Chinese Ideas as to Burial.
The Motive for the Removal
of the Bodies.
Like tbo Romans, the Greeks, and other nations of antiquity, including the Jews, tho Chinese regard tho rites of sepulture as of the highest importance. The loss of these rites, while their forms vary in different parts of the country, is hold by all Chinese to be a terrible calamity co the dead and to their living kinsfolk. The dead are supposed to be restrained by their animal nature to the tombs where their bodies lie, and to be drawn by their spiritual nature to their children and to the old scenes of their past life. If their bodies are unburied, or do not r.ceive full rites of sepulture, their ghosts are thought to be unhappy, to wander from the places where they lie to their former haunts, and to bring misfortune to their descendants and former companions. So great is the importance attached to funeral ceremonies that a native custom, dating back to the beginning of the Christian era, provides for a fictitious funeral, in which an effigy plays the part of a corpse, when the body of a deceased person has been lost by drowning, or for some other reason cannot be found.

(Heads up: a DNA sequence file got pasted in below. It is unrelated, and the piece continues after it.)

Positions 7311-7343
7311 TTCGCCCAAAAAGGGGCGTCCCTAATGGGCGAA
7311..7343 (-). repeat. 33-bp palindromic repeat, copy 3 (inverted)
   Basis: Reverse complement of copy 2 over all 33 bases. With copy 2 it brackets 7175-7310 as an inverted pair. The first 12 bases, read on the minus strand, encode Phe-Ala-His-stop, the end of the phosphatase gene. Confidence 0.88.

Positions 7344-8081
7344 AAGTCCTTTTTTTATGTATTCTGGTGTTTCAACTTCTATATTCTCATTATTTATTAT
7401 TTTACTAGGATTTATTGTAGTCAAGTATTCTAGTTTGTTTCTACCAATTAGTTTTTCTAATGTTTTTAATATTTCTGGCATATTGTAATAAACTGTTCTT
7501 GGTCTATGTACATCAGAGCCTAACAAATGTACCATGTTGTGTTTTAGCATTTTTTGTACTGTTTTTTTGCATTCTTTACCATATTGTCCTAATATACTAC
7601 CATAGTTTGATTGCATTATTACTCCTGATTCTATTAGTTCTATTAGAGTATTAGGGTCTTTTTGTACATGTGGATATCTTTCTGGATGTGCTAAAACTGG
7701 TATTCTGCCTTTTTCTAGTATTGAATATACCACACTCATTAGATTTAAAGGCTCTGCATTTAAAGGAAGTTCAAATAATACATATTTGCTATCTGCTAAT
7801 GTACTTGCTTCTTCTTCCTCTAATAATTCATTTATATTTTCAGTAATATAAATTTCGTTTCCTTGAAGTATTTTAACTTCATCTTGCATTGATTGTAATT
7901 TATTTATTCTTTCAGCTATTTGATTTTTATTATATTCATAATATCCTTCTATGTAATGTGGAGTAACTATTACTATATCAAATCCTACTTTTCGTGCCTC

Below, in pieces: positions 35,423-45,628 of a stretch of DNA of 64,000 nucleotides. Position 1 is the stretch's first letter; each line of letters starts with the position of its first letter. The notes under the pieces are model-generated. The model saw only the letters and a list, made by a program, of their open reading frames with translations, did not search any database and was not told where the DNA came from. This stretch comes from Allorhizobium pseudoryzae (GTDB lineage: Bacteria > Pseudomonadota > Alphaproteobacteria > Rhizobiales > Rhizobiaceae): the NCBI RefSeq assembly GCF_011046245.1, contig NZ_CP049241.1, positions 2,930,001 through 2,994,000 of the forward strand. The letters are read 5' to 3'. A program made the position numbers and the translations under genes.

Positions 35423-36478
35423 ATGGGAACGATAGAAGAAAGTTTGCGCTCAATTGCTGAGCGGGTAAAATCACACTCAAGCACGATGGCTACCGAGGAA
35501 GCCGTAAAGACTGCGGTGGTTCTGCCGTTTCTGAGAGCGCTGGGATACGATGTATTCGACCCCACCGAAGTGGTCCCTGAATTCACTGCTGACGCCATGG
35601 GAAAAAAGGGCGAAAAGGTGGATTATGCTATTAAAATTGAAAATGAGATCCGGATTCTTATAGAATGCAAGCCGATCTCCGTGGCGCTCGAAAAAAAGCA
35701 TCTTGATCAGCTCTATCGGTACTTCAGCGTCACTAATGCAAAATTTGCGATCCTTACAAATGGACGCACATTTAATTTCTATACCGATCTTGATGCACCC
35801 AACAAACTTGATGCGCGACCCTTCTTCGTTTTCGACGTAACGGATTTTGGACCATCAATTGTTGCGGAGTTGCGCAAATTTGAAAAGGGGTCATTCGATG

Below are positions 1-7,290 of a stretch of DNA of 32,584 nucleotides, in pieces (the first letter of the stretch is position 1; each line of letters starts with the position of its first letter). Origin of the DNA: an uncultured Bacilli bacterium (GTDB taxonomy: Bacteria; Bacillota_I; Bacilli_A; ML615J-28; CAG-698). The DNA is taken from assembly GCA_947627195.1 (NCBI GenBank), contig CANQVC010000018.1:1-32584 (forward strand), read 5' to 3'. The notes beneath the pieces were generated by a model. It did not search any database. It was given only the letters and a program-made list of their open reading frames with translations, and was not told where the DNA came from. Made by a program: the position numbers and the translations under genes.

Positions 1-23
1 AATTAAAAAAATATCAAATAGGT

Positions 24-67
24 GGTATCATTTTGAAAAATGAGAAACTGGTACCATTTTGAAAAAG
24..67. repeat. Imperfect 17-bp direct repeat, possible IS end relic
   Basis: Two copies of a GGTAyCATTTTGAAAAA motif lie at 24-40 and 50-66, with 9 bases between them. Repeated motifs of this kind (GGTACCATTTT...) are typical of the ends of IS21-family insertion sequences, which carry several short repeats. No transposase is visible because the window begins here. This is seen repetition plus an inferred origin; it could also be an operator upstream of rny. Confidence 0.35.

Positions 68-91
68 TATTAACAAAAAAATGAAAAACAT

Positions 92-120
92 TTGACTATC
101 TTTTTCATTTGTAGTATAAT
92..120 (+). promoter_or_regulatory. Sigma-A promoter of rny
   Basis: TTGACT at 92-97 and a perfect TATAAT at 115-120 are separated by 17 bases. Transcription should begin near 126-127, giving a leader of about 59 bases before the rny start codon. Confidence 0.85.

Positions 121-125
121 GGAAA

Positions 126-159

Tombs in foreign lands—or even in Cbina if distant from the family home and graveyard—are usually regarded as but temporary resting-placesj and the bodies have later to be exhumed and buried properly if the souls of the dead are to bo satisfied, and to refrain from troubling the living. The peculiar reverence the Chinese feel for the dead, and the religious obligation upon the Chinese children to see that their ancestors receive due rites of sepulture and customary worship at their tombs will indicate the feelings of those who had sent away the remains of relatives by the ill-fated Ventnor.—Post. Manawatu Times, Volume XXVII, Issue 7572, 30 October 1902, Page 2